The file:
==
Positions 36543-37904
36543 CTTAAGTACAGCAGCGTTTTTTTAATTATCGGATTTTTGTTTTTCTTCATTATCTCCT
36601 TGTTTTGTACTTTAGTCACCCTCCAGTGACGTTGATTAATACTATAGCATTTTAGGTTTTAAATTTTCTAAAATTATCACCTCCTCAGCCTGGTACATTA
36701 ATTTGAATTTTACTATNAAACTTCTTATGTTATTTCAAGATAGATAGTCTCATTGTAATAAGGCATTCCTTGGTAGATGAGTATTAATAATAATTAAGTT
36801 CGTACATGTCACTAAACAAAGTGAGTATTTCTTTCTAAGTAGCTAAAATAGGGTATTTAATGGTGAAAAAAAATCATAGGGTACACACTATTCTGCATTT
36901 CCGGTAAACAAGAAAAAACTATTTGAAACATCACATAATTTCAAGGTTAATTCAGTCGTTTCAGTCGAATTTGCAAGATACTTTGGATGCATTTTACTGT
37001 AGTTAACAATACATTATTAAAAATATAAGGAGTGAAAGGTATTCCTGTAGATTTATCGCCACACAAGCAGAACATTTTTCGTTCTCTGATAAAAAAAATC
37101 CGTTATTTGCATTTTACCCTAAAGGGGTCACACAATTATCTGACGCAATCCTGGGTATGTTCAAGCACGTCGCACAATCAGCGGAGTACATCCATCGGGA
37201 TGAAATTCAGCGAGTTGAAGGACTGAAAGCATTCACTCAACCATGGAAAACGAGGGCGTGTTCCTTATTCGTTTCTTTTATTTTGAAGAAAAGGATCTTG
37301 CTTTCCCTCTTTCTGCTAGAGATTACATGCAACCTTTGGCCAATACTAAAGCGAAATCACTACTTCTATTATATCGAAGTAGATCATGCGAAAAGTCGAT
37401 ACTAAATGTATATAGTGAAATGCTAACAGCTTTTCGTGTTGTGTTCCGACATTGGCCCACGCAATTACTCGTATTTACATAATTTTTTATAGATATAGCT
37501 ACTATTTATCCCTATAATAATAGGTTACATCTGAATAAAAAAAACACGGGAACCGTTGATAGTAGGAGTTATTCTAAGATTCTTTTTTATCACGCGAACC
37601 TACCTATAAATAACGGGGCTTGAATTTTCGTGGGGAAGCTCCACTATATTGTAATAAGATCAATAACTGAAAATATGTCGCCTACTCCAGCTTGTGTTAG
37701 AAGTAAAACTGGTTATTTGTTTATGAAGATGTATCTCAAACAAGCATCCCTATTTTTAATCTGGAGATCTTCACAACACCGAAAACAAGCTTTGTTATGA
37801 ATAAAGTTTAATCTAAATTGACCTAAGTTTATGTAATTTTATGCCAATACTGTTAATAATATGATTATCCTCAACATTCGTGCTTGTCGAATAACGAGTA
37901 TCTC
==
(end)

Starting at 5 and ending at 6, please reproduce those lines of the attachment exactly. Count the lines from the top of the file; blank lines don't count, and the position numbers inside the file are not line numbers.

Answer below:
36801 CGTACATGTCACTAAACAAAGTGAGTATTTCTTTCTAAGTAGCTAAAATAGGGTATTTAATGGTGAAAAAAAATCATAGGGTACACACTATTCTGCATTT
36901 CCGGTAAACAAGAAAAAACTATTTGAAACATCACATAATTTCAAGGTTAATTCAGTCGTTTCAGTCGAATTTGCAAGATACTTTGGATGCATTTTACTGT